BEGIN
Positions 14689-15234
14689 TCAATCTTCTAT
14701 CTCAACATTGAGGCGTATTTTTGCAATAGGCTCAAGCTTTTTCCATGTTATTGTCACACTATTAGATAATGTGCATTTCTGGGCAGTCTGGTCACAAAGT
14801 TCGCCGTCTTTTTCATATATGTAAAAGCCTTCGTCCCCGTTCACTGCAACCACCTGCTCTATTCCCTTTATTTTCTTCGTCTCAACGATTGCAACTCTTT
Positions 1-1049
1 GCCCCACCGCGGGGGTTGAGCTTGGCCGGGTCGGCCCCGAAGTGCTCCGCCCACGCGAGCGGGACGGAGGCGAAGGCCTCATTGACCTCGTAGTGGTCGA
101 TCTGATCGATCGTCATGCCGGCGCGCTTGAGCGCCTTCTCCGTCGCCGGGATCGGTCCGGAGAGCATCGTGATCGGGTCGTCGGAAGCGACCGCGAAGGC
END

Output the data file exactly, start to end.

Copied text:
Positions 14689-15234
14689 TCAATCTTCTAT
14701 CTCAACATTGAGGCGTATTTTTGCAATAGGCTCAAGCTTTTTCCATGTTATTGTCACACTATTAGATAATGTGCATTTCTGGGCAGTCTGGTCACAAAGT
14801 TCGCCGTCTTTTTCATATATGTAAAAGCCTTCGTCCCCGTTCACTGCAACCACCTGCTCTATTCCCTTTATTTTCTTCGTCTCAACGATTGCAACTCTTT
Positions 1-1049
1 GCCCCACCGCGGGGGTTGAGCTTGGCCGGGTCGGCCCCGAAGTGCTCCGCCCACGCGAGCGGGACGGAGGCGAAGGCCTCATTGACCTCGTAGTGGTCGA
101 TCTGATCGATCGTCATGCCGGCGCGCTTGAGCGCCTTCTCCGTCGCCGGGATCGGTCCGGAGAGCATCGTGATCGGGTCGTCGGAAGCGACCGCGAAGGC